Well, I’m not totally sure Whisky Deathmatch has been particularly useful to my career, but I certainly enjoyed the tastings and, ignorant though I remain, I feel I’ve learned a great deal from the experience of comparing whiskies against each other. Plus I’m a massive fan of colons in titles, so coming your way over the next few months shall be the thrilling sequel to Whisky Deathmatch…
Whisky Deathmatch: Islay Blood Feud
Dangerous sounding, huh? I started last time thinking I like the cleaner, fresher whiskies more, and hence had two lowlands and five speysides in my dozen, but I ended up being more excited by the smoky and savoury options, and my winner was the Mad Sorcerer of Islay, Ardbeg Corryvreckan. I felt there’s a degree to which sweet and clean whiskies are all somewhat alike, whereas the peaty seem somehow more varied. So I thought this time around, you know what, let’s concentrate on Islay, and try and get at least one option from each of the significant distilleries on this home of the peaty. It’s a small island, but it looms large in the whisky world, that’s for sure. Stepping into the arena we’ve got:
Ardbeg Uigeadail – another cask strength beastie from Ardbeg, a little lower down their range from Corryvreckan, and with some sherry-wood in the mix, so probably a little sweeter and less crazy than last time’s champion.
Lagavulin Distiller’s Edition – a distillery known for smoke, their standard 16 yo is a favourite of mine already, but some sherry sweetness in this special edition.
Laphroaig Triple Wood – Prince Charles’ favourite distillery, but I’m not holding that against them. This is a new expression from masters of the medicinal Laphroaig, again with some sherry wood in there to calm the mighty smokes, and a chunky 48% bottling.
Bruichladdich Laddie 16 – Bruichladdich has one of the biggest and most experimental ranges of any distillery. Their classic expression is light on the peat, heavy on the character, and comes in 10, 16, and 22 year old ages. This is the 16.
Bunnahabhain 18 – A lesser known Islay distillery whose core eighteen year old is again light on the peat smoke.
Octomore 5.1 – Little bit special this, the fifth batch of Bruichladdich’s ultra-peated, 5 year aged, 59.5% experiment, supposedly the peatiest whisky known to man.
Then we’ve got two boxed sets of three 20cl bottles from smoke-meisters Caol Ila and Bowmore, that I’ll compare against each other before we get started. The Bowmore has a 12yo, 15yo Darkest (with some sherry wood in there) and 18yo. The Caol Ila has a 12yo, a 12yo Cask Strength, and an 18yo.
Finally, leaving Islay for a couple of further flung curiosities that I’d heard good things about:
Amrut Fusion – coming all the way from India, a much-praised mixture of Himalayan and peated Scottish barley.
Yellow Spot – and whiskEy from Ireland, triple distilled in a traditional Pot Still then matured for 12 years in three different barrels.
I’ve already had a little taste (in some cases a bit more than that) of all these and I can tell you we’ve got some mouth-watering matches in prospect. First off I’ll decide which is my favourite of the Caol Ila and Bowmore bottles, then we’ll have 5 first round matches. Five winners and one wildcard will compete in 3 second round matches, and 3 winners and one wildcard will make our semi-final four. I may simplify my approach a little bit, as well, we shall see how we do…
13 comments so far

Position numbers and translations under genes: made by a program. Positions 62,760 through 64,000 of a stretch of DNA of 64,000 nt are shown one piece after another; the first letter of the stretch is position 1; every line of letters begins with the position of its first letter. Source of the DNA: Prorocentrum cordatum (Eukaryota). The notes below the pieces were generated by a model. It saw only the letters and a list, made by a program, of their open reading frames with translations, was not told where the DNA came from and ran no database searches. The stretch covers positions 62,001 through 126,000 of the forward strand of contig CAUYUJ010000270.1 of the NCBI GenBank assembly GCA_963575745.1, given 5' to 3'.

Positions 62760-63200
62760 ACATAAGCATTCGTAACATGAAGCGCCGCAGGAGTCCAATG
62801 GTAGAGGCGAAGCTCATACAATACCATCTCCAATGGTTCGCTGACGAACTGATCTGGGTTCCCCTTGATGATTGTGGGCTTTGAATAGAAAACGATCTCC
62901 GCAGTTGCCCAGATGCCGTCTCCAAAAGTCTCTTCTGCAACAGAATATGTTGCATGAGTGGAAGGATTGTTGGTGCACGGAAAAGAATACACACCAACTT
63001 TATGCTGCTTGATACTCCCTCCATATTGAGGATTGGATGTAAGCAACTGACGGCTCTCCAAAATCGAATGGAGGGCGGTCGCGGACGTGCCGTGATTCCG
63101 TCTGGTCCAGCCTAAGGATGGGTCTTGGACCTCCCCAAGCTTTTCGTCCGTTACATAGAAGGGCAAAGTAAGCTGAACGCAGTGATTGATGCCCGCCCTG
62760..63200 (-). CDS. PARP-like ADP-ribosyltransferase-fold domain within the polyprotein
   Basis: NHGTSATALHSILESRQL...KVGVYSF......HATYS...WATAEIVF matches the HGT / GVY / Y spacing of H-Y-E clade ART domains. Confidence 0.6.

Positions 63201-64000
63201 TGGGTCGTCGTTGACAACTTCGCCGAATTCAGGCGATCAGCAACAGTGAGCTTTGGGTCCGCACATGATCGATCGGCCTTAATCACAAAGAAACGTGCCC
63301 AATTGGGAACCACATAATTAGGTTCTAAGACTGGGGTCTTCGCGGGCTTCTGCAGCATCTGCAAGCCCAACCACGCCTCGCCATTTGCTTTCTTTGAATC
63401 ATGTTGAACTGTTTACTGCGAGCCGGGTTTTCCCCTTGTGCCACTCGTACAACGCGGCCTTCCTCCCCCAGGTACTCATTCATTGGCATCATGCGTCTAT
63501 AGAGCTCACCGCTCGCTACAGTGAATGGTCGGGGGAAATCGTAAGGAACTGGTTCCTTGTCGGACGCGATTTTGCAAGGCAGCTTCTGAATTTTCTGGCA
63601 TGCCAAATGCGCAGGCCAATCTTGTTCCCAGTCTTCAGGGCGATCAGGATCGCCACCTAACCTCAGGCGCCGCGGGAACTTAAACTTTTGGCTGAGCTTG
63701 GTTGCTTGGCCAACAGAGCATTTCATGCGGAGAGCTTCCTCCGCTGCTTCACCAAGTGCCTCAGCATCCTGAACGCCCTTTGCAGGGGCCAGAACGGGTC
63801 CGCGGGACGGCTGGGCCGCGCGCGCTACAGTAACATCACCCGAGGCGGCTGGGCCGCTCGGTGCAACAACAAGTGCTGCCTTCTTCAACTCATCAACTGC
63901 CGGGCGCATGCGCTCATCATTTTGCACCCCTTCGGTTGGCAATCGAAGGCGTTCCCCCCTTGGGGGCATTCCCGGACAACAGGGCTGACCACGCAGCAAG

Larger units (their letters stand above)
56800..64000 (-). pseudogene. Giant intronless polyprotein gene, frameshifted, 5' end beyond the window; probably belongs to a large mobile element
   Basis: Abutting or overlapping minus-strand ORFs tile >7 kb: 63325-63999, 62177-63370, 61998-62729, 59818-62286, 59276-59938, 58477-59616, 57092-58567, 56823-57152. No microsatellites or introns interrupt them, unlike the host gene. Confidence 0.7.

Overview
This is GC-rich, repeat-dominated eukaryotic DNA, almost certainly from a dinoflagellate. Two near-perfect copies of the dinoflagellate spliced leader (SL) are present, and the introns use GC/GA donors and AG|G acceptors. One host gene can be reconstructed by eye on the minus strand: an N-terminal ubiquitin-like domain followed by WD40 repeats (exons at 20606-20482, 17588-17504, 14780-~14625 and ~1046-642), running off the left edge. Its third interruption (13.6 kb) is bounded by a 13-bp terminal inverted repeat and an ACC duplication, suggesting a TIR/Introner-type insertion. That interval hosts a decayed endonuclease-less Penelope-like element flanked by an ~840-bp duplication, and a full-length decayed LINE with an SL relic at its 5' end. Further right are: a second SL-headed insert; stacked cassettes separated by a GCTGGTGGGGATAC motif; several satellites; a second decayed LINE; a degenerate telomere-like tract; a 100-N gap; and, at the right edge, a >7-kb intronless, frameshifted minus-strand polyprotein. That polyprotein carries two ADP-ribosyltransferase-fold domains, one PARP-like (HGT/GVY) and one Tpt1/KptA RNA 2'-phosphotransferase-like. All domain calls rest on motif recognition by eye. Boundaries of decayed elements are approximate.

Joe, all that whisky, how are you financing it?
** Visiting loan sharks to fuel your habit?
** Loaning large sums of one GRRM (if that’s not the same as the above)?
** Writing under a pseudonym (P. T. Hose or something) and selling lots and lots of raunchy romantic fiction?
I’ve had a few of these:
Bunnahabhain, Laphroaig, Lagavulin and Ardbeg. Ardbeg is incredible value as it always seems to be on offer in my local, but – and I hate to predictable and pick the big boy of the bunch – Laphroaig is in a class of its own if you love peatiness.
Oh, just noticed Caol Ila is in there too. That’d be my runner up.
Weedypants-The Iron Bank of Braavos gets everywhere these days.
The Fusion is one of the best whisky’s I have had.It’s quite lightly peated compared to some of the others.
I found the Octomore to be nearly undrinkable,but that’s my taste-bubs.
I think you are busy as a bee, the Abercrombee. (Haha. Get it? haha…No? Nevermind…
Therefore it is always nice to see a new blog on your site and everything is better with alcohol, which means whiskey deathmatch is especially nice. Please do continue!
Could have also called this new one: ULTIMATE LIVER WORK OUT EDITION WITH COMBO PACK.
Absolutely love these. Make me laugh every time.
My cynical side thinks this all just an excuse to get distilleries to send you Whiskey.
I’m a huge Islay fan so I’m really looking forward to this battle of the regional titans.
I think you may well find that Uigeadail is even more fo a beast than Corryvreckan though!
Laphroaig is un-knockoutable. Caol Ila is a smoother version.
In fact, Laphroaig kicks your door in with a flamethrower under one arm and a machine gun under the other. Caol Ila knocks first.
Bunnahabbain 12 is much better (and better value too) than the 18 counterpart, as in general age doesn’t suite peated whiskies that well.
I would have added the other Island whiskies here too like Highland Park 12 or Talisker’s DE, ’cause I guess will be hard that you make a deathmatch just for them, but o well we have all the time in the world for that I guess 😉
Also what the hell, gonna comment on the rest…Lagavulin DE is even better than the 16yo, you gonna love it. Same for Ardbeg Uigedail, same leves as the Corry.
Laphoaig triple wood though is not their best, quarter cask or cask strenght are better in my opinion.
Caol Ila beats Bowmore any day of the week, and Bruichladdich is a safe bet. Haven’t tried the 16 but the 10 is fantastic. Probably better.
Haven’t tried Octomore, Amrut or the Yellow Spot, expectant to see your take on them.